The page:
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National Harbor analysis shows gains for all casino operators

The Maryland Live! casino next to Arundel Mills mall would be the only facility to lose gross revenue if a casino is built at National Harbor in Prince George’s County, according to an analysis sent to a state gambling work group, but every casino operator in the state would net a larger profit than they would under current law.

Andrew J. Moody, principal of Exton, Pa.-based Business Research & Economic Advisors, was hired by National Harbor casino advocates sent a letter to determine that impact of a National Harbor casino. Moody made his argument Friday in the first meeting of a work group studying expanded gambling, but sent a letter and detailed revenue projections to the work group Tuesday.

According to the analysis, gross gambling revenue at Maryland Live! would decrease 6.1 percent if a 3,000-slot facility was built at National Harbor, the state lowered its slots tax rate to 52 percent from 67 percent and table games were legalized with a 10 percent tax rate.

But the casino’s net profit would increase 54 percent because of the lower tax rate and the additional revenue generated by table games. A Baltimore casino would see their profit jump 69 percent, while other state casinos in Cecil, Worcester and Allegany counties would each see their profits jump by more than 120 percent.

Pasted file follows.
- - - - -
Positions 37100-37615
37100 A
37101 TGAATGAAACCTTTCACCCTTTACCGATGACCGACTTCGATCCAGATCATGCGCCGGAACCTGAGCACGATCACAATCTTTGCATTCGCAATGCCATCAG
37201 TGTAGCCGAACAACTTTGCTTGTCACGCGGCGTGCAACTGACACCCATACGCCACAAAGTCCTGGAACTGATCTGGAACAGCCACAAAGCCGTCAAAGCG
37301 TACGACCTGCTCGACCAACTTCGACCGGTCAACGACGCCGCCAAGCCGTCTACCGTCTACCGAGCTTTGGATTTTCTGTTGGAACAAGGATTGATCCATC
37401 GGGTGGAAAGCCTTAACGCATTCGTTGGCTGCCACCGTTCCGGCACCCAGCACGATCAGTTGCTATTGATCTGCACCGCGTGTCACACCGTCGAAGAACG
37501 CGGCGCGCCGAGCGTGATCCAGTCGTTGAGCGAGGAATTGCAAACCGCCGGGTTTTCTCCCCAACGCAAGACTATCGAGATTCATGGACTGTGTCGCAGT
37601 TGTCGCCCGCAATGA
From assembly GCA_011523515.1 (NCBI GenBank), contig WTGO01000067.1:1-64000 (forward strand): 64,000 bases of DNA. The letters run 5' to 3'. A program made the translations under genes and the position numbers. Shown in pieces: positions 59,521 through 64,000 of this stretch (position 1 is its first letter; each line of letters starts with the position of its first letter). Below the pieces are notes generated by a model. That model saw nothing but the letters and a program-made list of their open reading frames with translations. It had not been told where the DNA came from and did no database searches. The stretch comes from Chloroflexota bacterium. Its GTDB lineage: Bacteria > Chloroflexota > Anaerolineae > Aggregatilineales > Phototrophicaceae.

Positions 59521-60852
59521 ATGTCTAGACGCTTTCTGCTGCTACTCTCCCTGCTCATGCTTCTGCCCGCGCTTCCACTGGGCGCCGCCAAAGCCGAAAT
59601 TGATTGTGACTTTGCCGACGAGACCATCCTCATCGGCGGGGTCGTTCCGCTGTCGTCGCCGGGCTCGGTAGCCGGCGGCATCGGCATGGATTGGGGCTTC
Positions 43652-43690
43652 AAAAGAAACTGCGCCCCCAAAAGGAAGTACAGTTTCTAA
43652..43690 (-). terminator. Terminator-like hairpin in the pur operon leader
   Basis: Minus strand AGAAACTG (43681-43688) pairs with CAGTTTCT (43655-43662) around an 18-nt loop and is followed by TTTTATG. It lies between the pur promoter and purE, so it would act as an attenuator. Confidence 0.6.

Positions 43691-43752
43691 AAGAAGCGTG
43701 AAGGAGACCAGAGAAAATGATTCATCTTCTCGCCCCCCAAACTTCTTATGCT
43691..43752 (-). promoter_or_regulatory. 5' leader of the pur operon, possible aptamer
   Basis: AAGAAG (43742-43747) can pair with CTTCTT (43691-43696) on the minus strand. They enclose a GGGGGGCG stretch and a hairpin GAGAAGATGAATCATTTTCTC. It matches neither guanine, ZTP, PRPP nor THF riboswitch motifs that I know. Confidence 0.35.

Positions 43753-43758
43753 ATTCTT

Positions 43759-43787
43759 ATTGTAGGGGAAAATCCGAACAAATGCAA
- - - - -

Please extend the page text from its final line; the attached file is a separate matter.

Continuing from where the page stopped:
The casino at Rocky Gap Lodge and Resort would stand to gain most, according to the analysis, with a 173 percent jump in operator profits.

The state would come out better, too, with a 7.3 percent bump in tax revenue — up to $795.5 million from a projected $741.2 million under current law — generated by the additional slots in Prince George’s County and taxes on table games.

The National Harbor casino would be the largest taxpayer among casino operators, contributing $279 million to the state’s coffers. The operator would net $434.8 million, almost $200 million more than The Cordish Cos. would net from the Maryland Live! casino.

The numbers, projected to be realized in fiscal year 2016, differ from projections by Cordish, which suggest the Maryland Live! casino would lose 40 percent of its market if a casino is built at National Harbor. That number, though, does not take into account what impact a lower tax rate might have.

PricewaterhouseCoopers is completing its own report, in conjunction with the state Department of Legislative Services, which will analyze the same scenario studied by Moody.